Huddie “Ledbelly” Ledbetter, the famous convict and blues man, and John Lomax, the cultural anthropologist for the Smithsonian Institute, were an odd pair traveling through the South collecting prison songs during the Great Depression. This play traces the often humorous, often tense, relationship that developed as Huddie became a musical sensation under the watchful eye Lomax, and looks at the choices artists must make to practice their craft in America.
Rufus Caleb theatre credits include FROM GOOD EVENING TO GOOD NIGHT: RICHARD & JIMI, FATHERS AND SONS, SLAVE COFFLE WITH OBSERVER, WASTED, MY DUNGEON SHOOK, JEAN TOOMER’S CANE, PROLOGUE TO FREEDOM, CITY LIGHTS—AN URBAN SPRAWL. He has also written for television: I WALKED A DARK AND DANGEROUS MOON (WHYY-TV, PBS, Philadelphia), JEHOVAH’S WITNESS (WHYY-TV, PBS, Philadelphia), MEN OF BRONZE (ABC-TV mini-series, unproduced) and BENNY’S PLACE (ABC-TV). For radio, Rufus has written THE REHEARSAL (WNYC’s The Radio Stage), TEN NOTES (WNYC-Radio), MOODS FOR JAZZ (a choral adaptation of Langston Hughes’s ASK YOUR MAMA: TWELVE MOODS FOR JAZZ), THE BALLAD OF MISTUH JACK (commissioned by New American Radio) and THE DEVIL AND UNCLE ASA (commissioned for WNYC’s The Radio Stage).
His play FATHERS AND SONS was nominated for “Best New Jersey Play” by THE STAR-LEDGER in 2000. THE REHEARSAL was selected for “The Best Short American Plays, 1996-1997” by Applause Books. He received the “Special Achievement Award” in the 1993 Community Radio Awards, National Federation of Community Broadcasters for THE DEVIL AND UNCLE ASA. He received additional artistic recognition for BENNY’S PLACE as it was nominated for “Original Television Drama” in the 1982 Writers Guild of America TV/Radio Writing Awards. His received the “The Humanitas Certificate” for humanizing achievement in television from the Human Family Education and Cultural Institute. He had a nomination for “Best TV Movie” at the 1982 Beverly Hills-Hollywood NMCP Image Awards as well as “The 10 Best TV Movies of 1982” selection by Judith Christ for TV Guide Magazine. Rufus was a “Theatre Award” recipient for best conference play, 1981 Eugene O’Neill National Playwrights Conference.
His publications include: SLAVE COFFLE WITH OBSERVER, in Rowing To America: The Immigrant Project. Edited by John Pietrowski. Woodstock, Illinois: Dramatic Publishing Company, 1999. THE REHEARSAL, was published in THE BEST SHORT AMERICAN PLAYS 1996-1997. Edited by Bert Sugarman. New York: Applause Books. OEDIPUS AND ME, poem and dramaturgy notes for Gospel at Colonus production, The People’s Light and Theatre Company, 1995. STRENGTHENING ORGANIZATIONS TO FULFILL COMMUNITY NEEDS, in CULTURAL DIVERSITY. Edited by Laura Costello. Washington, D.C.: National Endowment for the Arts. He has had a variety of short stories and poetry published in: HOO DOO, BLACK SERIES; JOURNAL OF BLACK POETRY; MARYLAND REVIEW; OBSIDIAN; POETRY, NOW; SALOME; SHENANDOAH; WILLIAM AND MARY REVIEW. He was also the Editor of PENNSYLVANIA ENGLISH, Journal of the Pennsylvania College English Association, 1976-1980 and a Philadelphia and an Arts Reviewer of PEFORMANCE MAGAZINE, 1972-1973, Baltimore, Maryland.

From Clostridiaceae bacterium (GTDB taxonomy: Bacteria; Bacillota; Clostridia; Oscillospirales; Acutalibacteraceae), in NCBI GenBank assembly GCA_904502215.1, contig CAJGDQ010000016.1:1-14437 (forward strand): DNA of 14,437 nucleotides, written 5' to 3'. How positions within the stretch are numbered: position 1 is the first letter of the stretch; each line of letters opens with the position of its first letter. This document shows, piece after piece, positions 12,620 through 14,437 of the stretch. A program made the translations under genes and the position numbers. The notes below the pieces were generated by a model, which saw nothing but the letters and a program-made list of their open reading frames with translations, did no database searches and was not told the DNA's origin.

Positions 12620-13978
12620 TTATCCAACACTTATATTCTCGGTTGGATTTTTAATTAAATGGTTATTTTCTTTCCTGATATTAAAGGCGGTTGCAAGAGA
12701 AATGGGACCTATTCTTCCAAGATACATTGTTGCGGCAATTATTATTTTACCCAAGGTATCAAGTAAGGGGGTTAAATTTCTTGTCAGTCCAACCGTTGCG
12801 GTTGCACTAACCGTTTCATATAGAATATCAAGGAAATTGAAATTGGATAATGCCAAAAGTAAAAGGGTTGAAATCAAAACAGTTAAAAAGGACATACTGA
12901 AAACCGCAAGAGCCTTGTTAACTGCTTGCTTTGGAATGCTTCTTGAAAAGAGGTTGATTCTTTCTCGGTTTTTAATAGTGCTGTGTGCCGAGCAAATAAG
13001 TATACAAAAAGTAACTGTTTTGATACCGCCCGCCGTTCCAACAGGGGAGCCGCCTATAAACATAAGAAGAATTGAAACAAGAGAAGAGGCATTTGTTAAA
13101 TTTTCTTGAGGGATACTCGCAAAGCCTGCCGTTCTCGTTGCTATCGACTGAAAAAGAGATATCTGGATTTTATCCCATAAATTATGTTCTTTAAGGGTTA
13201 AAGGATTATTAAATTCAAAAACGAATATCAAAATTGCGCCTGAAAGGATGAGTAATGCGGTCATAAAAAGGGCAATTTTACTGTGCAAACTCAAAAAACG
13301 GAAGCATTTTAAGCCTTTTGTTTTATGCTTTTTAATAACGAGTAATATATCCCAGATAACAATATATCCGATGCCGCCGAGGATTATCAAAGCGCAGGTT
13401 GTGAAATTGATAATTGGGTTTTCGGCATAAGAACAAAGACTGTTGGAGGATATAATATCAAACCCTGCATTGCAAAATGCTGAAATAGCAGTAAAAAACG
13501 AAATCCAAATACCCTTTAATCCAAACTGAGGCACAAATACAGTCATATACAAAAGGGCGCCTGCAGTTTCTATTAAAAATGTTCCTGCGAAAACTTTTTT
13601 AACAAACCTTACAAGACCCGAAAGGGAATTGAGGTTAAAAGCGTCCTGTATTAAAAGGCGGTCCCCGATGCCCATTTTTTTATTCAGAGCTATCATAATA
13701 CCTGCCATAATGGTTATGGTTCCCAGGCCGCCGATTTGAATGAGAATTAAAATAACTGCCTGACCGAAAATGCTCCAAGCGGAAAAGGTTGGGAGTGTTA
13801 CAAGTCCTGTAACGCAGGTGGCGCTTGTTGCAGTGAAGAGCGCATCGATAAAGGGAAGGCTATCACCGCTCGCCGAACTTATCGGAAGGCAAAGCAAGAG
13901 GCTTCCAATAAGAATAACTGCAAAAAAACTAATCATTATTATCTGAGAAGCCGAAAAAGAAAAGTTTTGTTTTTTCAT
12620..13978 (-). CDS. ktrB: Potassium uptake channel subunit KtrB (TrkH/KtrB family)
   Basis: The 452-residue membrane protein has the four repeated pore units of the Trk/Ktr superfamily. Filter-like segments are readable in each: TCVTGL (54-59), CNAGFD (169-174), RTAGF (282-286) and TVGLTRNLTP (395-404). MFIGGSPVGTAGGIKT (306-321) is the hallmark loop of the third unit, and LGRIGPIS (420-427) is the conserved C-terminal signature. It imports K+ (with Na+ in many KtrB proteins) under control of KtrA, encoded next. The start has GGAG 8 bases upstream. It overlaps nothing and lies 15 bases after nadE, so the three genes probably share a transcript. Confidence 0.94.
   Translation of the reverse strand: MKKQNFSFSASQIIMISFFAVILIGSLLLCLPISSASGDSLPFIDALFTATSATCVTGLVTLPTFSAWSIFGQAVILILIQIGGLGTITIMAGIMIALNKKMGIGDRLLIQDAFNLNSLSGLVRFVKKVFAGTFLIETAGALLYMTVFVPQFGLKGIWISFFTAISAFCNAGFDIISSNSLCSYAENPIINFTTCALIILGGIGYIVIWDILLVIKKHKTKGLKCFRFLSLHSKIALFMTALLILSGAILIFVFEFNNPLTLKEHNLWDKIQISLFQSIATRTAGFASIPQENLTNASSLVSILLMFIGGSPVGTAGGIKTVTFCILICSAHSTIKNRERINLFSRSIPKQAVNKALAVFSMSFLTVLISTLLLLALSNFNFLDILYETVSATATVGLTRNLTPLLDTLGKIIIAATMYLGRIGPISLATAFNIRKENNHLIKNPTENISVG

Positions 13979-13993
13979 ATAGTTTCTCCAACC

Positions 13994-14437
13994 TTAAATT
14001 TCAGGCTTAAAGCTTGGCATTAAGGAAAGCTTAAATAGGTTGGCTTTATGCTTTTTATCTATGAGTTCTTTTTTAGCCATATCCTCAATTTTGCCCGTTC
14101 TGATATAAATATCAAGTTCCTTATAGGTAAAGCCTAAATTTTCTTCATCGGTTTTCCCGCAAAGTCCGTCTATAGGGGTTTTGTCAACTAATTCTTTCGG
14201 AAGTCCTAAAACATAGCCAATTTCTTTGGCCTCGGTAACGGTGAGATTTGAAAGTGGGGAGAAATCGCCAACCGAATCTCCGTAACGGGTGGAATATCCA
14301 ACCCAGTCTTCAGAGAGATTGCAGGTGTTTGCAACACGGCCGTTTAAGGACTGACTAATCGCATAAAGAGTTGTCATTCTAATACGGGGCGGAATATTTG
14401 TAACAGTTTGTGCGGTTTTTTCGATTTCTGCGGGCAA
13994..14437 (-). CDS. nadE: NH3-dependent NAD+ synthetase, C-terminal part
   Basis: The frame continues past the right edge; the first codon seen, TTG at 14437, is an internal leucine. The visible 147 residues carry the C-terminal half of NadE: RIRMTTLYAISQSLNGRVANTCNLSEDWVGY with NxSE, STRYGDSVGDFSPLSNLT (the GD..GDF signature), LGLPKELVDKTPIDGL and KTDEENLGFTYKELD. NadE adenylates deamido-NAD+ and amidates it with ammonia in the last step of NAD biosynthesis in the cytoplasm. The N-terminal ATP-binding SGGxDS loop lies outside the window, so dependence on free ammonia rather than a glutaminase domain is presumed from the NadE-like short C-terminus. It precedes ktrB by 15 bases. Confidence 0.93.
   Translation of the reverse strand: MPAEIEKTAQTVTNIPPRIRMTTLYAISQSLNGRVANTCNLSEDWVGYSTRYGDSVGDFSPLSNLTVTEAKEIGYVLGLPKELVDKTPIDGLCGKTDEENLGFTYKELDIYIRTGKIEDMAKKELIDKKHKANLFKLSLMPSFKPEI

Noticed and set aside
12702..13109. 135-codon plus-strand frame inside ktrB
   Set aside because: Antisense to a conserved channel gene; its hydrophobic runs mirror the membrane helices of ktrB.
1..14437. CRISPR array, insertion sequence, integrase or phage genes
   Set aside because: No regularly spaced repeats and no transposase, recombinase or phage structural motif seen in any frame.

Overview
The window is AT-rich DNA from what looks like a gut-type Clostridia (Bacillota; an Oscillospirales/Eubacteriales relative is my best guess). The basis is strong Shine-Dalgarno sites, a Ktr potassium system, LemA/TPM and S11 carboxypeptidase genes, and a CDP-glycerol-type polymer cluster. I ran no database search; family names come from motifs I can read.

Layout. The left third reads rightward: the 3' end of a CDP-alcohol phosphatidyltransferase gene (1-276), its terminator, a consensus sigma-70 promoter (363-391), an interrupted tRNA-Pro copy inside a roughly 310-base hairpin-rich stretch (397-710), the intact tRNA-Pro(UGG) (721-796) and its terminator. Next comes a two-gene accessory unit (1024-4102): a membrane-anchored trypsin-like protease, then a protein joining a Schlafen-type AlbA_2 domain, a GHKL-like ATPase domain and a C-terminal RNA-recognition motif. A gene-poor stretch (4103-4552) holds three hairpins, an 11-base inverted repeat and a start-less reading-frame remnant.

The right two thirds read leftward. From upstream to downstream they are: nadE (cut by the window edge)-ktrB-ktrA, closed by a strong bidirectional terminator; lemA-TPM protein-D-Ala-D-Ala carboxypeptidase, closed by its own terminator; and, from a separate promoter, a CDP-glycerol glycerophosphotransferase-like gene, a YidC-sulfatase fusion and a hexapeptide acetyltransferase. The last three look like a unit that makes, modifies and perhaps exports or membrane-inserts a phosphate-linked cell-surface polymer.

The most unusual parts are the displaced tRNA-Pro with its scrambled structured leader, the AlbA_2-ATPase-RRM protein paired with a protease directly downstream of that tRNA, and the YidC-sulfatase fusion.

1. What inspired you to write MOST FAMOUS NEGRO IN AMERICA?
I had written a short piece about Little Richard and a young Jimi Hendrix--whom Richard hired as a tour musician in 1963. The conceit in the piece was a rehearsal of the song, "Goodnight, Irene," generally attributed to Lead Belly. the song lead me to Lead belly's life and his release from prison at the height of the Great Depression and the advent of modern celebrity.
2. What is your favorite blues singer and why?
Age draped about his back
like the hair shirts of citizen priests
he sits within reach of the sun
has come years to this:
idling in the city’s vortex
legs crossed in the manner
of the old: composed secretly important
he stirs begins to argue
with himself with memories
his face yells out
raised eyebrows speculate
he stops to consider attacks
twisting his mouth flashing purple gums
My great-uncle came home
unbalanced they said
by the Great War stepped
into a swarming street
directed traffic to a standstill
until they whispered him back
to live in the warm part of the house
I lay on the grass
just outside his shallow vision
watching another Black man
slip in and out of battle
pressing his life to himself
like fingers over fresh wounds
promise I will leave this park
before I am old with personal histories
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